UPDATE UPDATE UPDATE
Kristin Towkaniuk, the leader of the Newark Students Union, was injured last night when police tried to forcibly remove chains she had used to link herself with other students during a protest of Christie administration school policies in the states largest city.
Family members reported to me that her hand was broken. She was treated at St. Michael’s Hospital.
The incident occurred around 6:30 p,, according to a report by New Jersey News Channel 12 whose reporter had remained on the scene after the all-day demonstration ended and most of the students had left the scene on Broad Streetin front of Newark Public School headquarters.
The incident marred what had been a peaceful demonstration matched by restraint by the police despite the protesters’ success in shutting down the south bound lanes of Broad Street for more than eight hours. Lauren Wells, Baraka’s chief educational adbiser, had less than two hours earlier pledged the mayor would protect the students’ right to protest and would “keep you safe.”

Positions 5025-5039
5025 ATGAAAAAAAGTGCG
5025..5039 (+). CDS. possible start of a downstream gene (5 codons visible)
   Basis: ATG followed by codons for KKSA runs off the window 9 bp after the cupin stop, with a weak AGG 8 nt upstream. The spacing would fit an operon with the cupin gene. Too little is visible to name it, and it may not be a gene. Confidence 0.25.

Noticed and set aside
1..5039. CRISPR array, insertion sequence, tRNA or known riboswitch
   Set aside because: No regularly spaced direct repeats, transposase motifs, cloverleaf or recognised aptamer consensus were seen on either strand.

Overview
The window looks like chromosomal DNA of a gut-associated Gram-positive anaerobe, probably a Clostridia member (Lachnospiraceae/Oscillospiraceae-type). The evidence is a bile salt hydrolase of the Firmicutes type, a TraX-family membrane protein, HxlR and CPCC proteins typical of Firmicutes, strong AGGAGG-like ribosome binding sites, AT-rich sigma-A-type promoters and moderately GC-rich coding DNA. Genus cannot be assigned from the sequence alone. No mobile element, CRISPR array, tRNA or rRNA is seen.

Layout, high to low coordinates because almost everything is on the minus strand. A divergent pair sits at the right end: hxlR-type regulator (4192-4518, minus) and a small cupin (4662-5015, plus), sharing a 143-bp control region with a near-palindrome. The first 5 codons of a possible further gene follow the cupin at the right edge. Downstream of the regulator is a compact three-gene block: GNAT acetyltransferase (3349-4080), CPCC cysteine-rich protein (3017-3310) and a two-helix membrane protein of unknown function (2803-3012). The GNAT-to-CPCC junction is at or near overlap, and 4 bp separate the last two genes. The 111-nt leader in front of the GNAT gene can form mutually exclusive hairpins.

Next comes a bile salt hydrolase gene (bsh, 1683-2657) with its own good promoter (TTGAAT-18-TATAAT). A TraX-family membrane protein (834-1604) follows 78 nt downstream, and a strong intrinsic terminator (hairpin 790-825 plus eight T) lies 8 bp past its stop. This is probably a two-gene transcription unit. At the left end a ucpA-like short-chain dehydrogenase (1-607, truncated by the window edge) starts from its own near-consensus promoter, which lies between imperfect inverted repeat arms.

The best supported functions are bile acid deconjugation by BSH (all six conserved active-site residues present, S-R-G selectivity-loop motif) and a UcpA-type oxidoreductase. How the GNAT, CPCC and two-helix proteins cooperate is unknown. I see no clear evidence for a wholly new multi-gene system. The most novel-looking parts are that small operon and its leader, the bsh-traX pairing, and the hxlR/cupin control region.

THIS STORY WAS FILED EARLIER:
Newark’s public schools will be saved from privatization only if supporters are willing to take risks. Yesterday, Newark finally saw some risk takers–the high school students and handful of adults who blocked Broad Street for eight hours, refusing in a very adult way to give up their lines despite an effort by police to plow through, and a mayor who risked criticism for not arresting the students.
“The children are doing what the adults are not doing because the adults are too scared to do it,” said Antoinette Baskerville-Richardson about the siege of board headquarters at 2 Cedar Street organized by the Newark Students Union. The school board member spent most of the day monitoring the protest.